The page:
Mr. Mifflin: Are you getting much less back in the department?

Mr. Nicholson: No, we're not. We can tell you that the budgets in these areas will be reduced by these amounts because those savings have been booked.

Mr. Mifflin: In a budget?

Mr. Nicholson: To date I don't think we've had a lot of contact from those who are affected. In fact I'm somewhat surprised. To date it hasn't been significant.

Mr. Mifflin: Thank you.

Mr. Nicholson: I should tell you that they've been advised since early March, following the budget.

The Acting Chair (Mr. Richardson): That's the kind of issue on which you generally get a quick response.

Mr. Nicholson: Yes, it is.

The Acting Chair (Mr. Richardson): Would you like to follow up, Mr. Leroux?


Mr. Leroux (Shefford): My question deals with a different subject which has been raised recently.


Merchant navy veterans have appeared before our committee and if I am not mistaken they are not elligible at the present time. They are not entitled to an allowance, isn't it?

Could you explain the reasons why those people who served during World War II are not recognized? Could they be considered elligible some day? When they came to meet us I deplored the fact that they were not recognized like others when they also risk their life. I think that they have contributed to a very large extent to the allied forces victory during World War II.


Mr. Nicholson: Yes, sir. Actually, merchant navy veterans who served in the merchant navy during World War II, were they injured on duty, did qualify and always have qualified for disability pensions, if they were disabled as a result of their service.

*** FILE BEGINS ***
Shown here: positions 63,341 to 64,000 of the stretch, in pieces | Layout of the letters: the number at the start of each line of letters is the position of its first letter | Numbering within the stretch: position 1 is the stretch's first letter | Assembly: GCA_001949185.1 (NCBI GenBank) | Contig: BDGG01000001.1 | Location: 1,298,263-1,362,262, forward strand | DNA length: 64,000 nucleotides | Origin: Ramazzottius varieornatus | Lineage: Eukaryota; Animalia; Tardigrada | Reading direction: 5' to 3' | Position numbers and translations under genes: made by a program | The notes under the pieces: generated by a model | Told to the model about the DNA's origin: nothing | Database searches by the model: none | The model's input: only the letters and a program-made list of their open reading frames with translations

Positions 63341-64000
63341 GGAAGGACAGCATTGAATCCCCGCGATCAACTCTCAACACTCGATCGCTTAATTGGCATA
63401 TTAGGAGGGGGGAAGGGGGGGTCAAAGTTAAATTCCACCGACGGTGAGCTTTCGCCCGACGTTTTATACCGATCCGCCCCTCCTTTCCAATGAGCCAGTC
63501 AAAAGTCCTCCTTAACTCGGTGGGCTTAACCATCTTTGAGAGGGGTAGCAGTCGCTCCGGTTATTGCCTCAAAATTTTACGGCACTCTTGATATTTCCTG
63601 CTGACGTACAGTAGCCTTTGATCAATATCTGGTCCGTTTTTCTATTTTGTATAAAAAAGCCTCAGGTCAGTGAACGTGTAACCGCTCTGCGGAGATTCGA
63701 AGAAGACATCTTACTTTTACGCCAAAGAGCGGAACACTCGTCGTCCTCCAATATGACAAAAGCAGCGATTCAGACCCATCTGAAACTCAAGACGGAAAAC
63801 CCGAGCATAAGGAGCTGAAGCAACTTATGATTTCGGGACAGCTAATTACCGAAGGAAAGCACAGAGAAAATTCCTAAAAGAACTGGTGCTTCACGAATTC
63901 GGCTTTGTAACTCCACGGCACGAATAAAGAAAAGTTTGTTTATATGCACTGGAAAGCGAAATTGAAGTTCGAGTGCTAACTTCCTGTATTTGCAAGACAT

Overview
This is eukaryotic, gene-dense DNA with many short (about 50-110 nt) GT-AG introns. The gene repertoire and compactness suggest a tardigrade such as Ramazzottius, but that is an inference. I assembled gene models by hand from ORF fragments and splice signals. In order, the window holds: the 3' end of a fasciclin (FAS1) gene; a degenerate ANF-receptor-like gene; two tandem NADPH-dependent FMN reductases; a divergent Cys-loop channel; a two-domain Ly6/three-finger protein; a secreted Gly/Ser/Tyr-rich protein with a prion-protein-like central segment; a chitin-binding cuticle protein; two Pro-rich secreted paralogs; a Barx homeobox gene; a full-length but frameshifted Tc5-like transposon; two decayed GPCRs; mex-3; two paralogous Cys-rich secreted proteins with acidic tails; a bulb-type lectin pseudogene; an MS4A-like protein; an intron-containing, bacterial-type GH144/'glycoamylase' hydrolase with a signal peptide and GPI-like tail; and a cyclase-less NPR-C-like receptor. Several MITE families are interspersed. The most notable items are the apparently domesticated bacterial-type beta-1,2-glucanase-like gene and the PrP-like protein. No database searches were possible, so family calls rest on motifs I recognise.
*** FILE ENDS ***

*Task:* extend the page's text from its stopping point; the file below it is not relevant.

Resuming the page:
As of 1992 we've extended the full range of veterans benefits to merchant navy veterans. Up until 1992 they were not receiving the full range of benefits. Since 1992 they have. It's our responsibility to ensure that they do receive the same level of benefits and programming as other veterans in Canada.

The merchant navy associations we work with have identified to us, from their point of view, some gaps in the program. We continue to meet with them to try to identify where those gaps may be. If they have to be closed, we'll close them.


Mr. Leroux: Thank you. You explained it well. Maybe my colleague from the Reform Party has something to say about that?


The Acting Chair (Mr. Richardson): Are you finished, Mr. Leroux?

Mr. Leroux: Yes, I'm finished.

Mr. Hart: One area I think the merchant navy was concerned about is the merchant navy POWs. Has there been any movement on that? They were trying to get it recognized that they had spent longer in POW camps than other veterans. Is anything happening there?

Mr. Nicholson: As a matter of fact, yes. It was this committee that requested the department for us to study the issue and report back. It's my understanding that we've tabled that report. We're aware of the issue.

Many of the merchant navy who were captured early in the war did spend many months in prisoner of war camps during the war. It has always been the position of the government that it's very difficult to try to assess the level of pain and suffering faced against months of service, but we do have compensation graduated at certain levels of payment. For example, 89 days of incarceration would trigger a certain amount of payment. I think for 300-and-some days, it is another amount. But it is capped at an amount. It is capped for the merchant navy as it is for regular force servers in the army, navy and air force.